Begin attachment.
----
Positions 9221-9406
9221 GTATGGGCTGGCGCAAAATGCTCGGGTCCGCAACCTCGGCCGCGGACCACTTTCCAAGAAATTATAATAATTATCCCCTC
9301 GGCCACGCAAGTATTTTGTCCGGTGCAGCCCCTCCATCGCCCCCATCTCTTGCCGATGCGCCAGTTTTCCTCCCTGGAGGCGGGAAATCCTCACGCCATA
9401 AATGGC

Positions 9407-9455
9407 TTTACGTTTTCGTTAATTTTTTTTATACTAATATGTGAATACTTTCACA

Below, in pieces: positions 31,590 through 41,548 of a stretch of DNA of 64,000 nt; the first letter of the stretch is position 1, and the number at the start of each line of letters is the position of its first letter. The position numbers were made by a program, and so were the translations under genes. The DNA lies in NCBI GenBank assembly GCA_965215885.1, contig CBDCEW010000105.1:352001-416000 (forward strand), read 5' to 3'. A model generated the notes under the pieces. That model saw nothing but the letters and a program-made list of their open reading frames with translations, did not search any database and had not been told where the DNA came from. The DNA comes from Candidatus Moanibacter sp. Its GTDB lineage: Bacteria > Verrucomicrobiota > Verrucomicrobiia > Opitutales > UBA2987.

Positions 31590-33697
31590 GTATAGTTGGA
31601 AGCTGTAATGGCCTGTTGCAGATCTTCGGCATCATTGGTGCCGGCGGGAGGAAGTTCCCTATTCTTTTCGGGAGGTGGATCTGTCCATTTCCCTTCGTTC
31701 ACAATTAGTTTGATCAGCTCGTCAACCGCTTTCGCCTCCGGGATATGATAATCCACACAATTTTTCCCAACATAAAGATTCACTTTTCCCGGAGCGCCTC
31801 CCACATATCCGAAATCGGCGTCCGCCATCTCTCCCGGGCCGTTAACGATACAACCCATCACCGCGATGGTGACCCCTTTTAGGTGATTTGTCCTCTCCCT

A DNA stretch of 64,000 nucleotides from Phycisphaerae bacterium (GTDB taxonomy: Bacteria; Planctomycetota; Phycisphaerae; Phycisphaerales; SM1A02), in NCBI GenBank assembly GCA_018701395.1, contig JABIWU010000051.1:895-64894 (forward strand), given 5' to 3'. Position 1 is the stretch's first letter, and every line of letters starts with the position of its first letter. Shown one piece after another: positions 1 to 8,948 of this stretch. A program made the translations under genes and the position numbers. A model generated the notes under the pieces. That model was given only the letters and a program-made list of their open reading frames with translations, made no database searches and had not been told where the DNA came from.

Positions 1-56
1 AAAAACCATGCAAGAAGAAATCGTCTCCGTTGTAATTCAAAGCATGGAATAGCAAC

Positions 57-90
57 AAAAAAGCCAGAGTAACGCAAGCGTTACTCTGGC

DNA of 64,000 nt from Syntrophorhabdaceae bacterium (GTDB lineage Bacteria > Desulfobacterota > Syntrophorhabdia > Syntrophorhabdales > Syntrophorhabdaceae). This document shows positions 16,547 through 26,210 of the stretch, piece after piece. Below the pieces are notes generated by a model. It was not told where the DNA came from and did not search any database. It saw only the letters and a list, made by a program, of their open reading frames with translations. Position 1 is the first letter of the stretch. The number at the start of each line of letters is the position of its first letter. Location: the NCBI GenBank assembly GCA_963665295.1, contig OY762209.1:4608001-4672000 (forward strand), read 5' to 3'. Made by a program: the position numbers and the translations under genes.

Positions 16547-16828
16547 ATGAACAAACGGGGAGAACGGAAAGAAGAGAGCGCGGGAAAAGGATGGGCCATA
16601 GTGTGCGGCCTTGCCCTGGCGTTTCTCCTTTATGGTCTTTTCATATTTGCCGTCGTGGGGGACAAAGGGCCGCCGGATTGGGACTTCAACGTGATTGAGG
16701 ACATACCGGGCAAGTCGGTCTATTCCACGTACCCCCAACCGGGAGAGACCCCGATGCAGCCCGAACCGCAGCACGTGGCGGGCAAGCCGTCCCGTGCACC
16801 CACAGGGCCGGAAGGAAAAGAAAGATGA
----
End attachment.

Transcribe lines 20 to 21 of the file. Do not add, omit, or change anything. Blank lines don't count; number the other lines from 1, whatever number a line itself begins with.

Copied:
16547 ATGAACAAACGGGGAGAACGGAAAGAAGAGAGCGCGGGAAAAGGATGGGCCATA
16601 GTGTGCGGCCTTGCCCTGGCGTTTCTCCTTTATGGTCTTTTCATATTTGCCGTCGTGGGGGACAAAGGGCCGCCGGATTGGGACTTCAACGTGATTGAGG